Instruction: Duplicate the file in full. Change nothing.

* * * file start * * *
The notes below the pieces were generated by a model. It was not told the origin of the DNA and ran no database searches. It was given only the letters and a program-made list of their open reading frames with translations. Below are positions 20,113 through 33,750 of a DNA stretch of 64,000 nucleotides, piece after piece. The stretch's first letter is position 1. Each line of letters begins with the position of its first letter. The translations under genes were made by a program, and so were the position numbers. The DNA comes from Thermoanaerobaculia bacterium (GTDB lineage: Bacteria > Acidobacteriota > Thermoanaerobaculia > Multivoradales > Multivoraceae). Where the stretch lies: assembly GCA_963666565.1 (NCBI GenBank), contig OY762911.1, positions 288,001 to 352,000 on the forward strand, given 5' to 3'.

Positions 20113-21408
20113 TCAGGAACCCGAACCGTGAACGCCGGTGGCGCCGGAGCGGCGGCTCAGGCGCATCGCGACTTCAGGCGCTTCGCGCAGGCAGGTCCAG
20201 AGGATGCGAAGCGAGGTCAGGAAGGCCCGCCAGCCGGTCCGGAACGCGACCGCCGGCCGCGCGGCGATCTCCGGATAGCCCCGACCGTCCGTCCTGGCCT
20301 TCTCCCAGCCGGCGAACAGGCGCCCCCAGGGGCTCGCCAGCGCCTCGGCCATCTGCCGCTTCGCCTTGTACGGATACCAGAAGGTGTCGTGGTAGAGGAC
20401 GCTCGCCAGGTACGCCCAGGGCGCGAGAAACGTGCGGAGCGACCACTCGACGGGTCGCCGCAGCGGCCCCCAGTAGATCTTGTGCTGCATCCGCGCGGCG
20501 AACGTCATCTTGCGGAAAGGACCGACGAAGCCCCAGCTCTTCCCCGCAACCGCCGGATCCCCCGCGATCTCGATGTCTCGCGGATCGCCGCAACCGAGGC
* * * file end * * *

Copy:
The notes below the pieces were generated by a model. It was not told the origin of the DNA and ran no database searches. It was given only the letters and a program-made list of their open reading frames with translations. Below are positions 20,113 through 33,750 of a DNA stretch of 64,000 nucleotides, piece after piece. The stretch's first letter is position 1. Each line of letters begins with the position of its first letter. The translations under genes were made by a program, and so were the position numbers. The DNA comes from Thermoanaerobaculia bacterium (GTDB lineage: Bacteria > Acidobacteriota > Thermoanaerobaculia > Multivoradales > Multivoraceae). Where the stretch lies: assembly GCA_963666565.1 (NCBI GenBank), contig OY762911.1, positions 288,001 to 352,000 on the forward strand, given 5' to 3'.

Positions 20113-21408
20113 TCAGGAACCCGAACCGTGAACGCCGGTGGCGCCGGAGCGGCGGCTCAGGCGCATCGCGACTTCAGGCGCTTCGCGCAGGCAGGTCCAG
20201 AGGATGCGAAGCGAGGTCAGGAAGGCCCGCCAGCCGGTCCGGAACGCGACCGCCGGCCGCGCGGCGATCTCCGGATAGCCCCGACCGTCCGTCCTGGCCT
20301 TCTCCCAGCCGGCGAACAGGCGCCCCCAGGGGCTCGCCAGCGCCTCGGCCATCTGCCGCTTCGCCTTGTACGGATACCAGAAGGTGTCGTGGTAGAGGAC
20401 GCTCGCCAGGTACGCCCAGGGCGCGAGAAACGTGCGGAGCGACCACTCGACGGGTCGCCGCAGCGGCCCCCAGTAGATCTTGTGCTGCATCCGCGCGGCG
20501 AACGTCATCTTGCGGAAAGGACCGACGAAGCCCCAGCTCTTCCCCGCAACCGCCGGATCCCCCGCGATCTCGATGTCTCGCGGATCGCCGCAACCGAGGC